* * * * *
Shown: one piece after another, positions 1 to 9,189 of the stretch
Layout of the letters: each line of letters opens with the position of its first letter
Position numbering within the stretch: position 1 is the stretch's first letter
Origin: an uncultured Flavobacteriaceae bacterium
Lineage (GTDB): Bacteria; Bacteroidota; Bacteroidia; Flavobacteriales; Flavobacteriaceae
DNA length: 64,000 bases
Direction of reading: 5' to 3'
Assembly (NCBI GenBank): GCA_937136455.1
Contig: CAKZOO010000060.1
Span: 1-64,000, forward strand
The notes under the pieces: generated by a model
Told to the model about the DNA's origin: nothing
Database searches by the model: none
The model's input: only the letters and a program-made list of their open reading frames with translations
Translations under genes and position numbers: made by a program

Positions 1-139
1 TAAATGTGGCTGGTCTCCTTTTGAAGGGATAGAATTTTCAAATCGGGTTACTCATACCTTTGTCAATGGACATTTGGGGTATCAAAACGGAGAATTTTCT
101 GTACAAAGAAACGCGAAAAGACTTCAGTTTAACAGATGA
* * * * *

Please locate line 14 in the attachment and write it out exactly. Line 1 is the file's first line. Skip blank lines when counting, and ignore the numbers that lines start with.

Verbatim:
The model's input: only the letters and a program-made list of their open reading frames with translations